Remember that these are just a few examples of only two brands of watercolor.  Similar colors of other brands will vary, depending on the pigment(s) used, formulation, and processing.  Read the labels or manufacturers’ information sheets for clues regarding transparency, permanence (lightfastness), and whether they are staining or non-staining.  Only direct comparison will determine temperature bias and chroma as related to similar colors.

-Lightfastness is often noted as ASTM I, II, III, or IV (the lower the number, the better—look for ASTM I or II), but not all pigments have an official rating.

-For clean mixing of colors (to minimize “mud”) look for transparent paints.

-For glazing, look for transparency, which allows underlying layers to shine through.  (Take note of how well underlying marks show through the paint in the chart.)

-Many organic pigments (quinacridone, phthalocyanine, indanthrone, etc.) tend to be transparent and have strong, staining characteristics.  Many (though not all) also tend to be more lightfast.

-Inorganics, such as cadmiums and earth colors (ground stone) are generally easier to lift off the paper but, because they are often granular, they tend to be somewhat less transparent.  But don’t expect any paint to lift entirely off the paper without leaving some color influence behind.

You are the best one to determine which qualities are most important to you and your working methods.  I hope these comparisons and tips help you in making wise selections for your own palette.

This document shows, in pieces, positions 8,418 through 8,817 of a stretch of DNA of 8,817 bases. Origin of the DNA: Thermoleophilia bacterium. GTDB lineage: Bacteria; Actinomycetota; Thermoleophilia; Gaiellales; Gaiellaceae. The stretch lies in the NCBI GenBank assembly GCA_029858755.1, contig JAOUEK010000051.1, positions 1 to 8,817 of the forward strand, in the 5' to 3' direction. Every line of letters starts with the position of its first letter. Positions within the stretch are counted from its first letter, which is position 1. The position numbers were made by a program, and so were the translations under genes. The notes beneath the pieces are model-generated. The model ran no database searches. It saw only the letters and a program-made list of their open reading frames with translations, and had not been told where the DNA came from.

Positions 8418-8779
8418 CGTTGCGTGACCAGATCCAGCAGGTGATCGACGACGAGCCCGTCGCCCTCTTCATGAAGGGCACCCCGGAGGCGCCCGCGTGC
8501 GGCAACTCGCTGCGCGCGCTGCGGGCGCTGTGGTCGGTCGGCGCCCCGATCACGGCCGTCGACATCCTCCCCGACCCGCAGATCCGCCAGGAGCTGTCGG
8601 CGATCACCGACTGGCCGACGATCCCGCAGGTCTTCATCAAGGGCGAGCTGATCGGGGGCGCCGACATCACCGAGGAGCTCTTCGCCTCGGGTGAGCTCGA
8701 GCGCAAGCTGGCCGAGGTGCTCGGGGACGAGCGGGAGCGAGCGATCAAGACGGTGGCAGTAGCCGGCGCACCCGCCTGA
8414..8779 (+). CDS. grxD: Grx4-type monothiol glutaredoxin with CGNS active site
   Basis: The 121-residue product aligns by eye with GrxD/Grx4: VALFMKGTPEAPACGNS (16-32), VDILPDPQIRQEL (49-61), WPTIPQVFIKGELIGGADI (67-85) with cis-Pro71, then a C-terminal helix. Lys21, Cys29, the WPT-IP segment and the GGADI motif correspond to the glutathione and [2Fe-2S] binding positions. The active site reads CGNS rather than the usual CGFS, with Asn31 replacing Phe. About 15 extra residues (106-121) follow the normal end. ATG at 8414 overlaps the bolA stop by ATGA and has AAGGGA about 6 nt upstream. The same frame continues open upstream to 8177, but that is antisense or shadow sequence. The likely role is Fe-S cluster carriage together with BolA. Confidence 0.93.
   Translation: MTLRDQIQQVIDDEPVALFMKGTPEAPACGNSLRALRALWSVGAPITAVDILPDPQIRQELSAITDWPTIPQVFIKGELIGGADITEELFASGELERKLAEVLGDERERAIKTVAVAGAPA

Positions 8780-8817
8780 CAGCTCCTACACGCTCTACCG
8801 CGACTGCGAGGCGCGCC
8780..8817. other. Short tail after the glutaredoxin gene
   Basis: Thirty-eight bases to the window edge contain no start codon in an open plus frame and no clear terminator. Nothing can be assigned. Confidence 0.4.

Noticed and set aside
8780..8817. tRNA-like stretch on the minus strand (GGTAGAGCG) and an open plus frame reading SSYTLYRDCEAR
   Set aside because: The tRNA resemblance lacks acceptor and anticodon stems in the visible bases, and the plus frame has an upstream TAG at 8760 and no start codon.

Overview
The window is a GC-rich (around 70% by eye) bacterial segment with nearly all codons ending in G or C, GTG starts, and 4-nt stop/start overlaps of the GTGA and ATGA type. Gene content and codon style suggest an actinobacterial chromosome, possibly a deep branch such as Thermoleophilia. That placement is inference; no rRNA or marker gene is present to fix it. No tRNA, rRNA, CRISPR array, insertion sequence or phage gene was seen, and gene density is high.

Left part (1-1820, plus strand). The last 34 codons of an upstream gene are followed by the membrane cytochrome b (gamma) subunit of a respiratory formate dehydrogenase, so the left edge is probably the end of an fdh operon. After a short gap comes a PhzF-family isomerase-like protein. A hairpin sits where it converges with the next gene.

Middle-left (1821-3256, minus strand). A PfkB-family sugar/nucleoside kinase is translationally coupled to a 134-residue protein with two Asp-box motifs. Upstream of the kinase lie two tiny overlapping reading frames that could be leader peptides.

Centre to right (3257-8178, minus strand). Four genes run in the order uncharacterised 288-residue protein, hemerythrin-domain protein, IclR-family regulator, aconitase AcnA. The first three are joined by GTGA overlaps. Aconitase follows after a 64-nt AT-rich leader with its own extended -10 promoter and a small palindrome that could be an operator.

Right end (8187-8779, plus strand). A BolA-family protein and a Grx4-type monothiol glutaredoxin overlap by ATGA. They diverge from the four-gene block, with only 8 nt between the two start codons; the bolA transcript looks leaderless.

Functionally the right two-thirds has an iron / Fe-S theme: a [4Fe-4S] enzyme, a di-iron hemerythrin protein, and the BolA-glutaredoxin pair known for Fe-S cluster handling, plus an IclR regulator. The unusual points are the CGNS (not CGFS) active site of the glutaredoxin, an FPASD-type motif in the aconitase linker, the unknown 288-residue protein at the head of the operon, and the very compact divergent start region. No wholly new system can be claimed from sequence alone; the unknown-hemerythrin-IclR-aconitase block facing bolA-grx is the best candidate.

In part 3, I will be comparing a variety of reds.

Comparing similar colors – part 1

Friday, November 15th, 2019

Have you ever wondered which of two or three similar watercolor paints to buy?  Many manufacturers sell several different but similar colors, and it can be hard to know which would best suit your needs.  What qualities should you look for in the paint that’s right for your use?

I’d like to use these last three blogs of the year to shed some light on this question, using two of my favorite brandsWinsor Newton Professional Watercolors and Golden’s QoR Modern Watercolorsas examples.  I’ll be looking at a few frequently used browns, as well as several versions of the primary colorsyellow, blue, and red.  I will not try to cover all the choices of these hues by these manufacturers, but just what I have on hand to use as examples.

This time I’ll be focusing on some frequently used browns and yellows.

Some of the qualities I’ll be considering are whether they are staining or not (whether they can be easily lifted off the paper), whether they are permanent or fugitive (having a tendency to fade or change color over time), how transparent or opaque they are (evident by how well the underlying print shows through the paint layer in the chart), their comparative chroma (how “pure” or muted each color appears), and whether they have a warm or cool bias in comparison to other similar colors.

Browns:  Comparative-chart---browns Inorganic, earth pigments, such as umbers, siennas, and ochres, made from ground stone, tend to be non-staining, resting primarily on the surface of the paper, rather than soaking deeply into the fibers.  This means that most of the pigment can be lifted back off the paper, if desired. However, PR101, from which both the WN burnt sienna and transparent brown oxide colors are made, is a synthetic red iron oxide.  It behaves differently from the QoR burnt sienna (which is based on PBr7), and is more transparent.  Although most of the QoR paints are very difficult to lift, the PBr7 pigments are a notable exception, lifting easily off the paper’s surface.  (Note:  Golden has recently introduced a QoR “Lift Aid” medium to apply to the paper before painting to help in lifting other pigments.  It helps, but don’t expect to regain the original white of the paper.  One of the benefits of the QoR colors is the strong pigmentation that fades less than traditional colors do as they dry.)  Umbers tend to have a cooler bias than siennas.  Another option with a cool bias, VanDyke brown, tends to be fugitive, fading or changing color over time and exposure to light.

Yellows: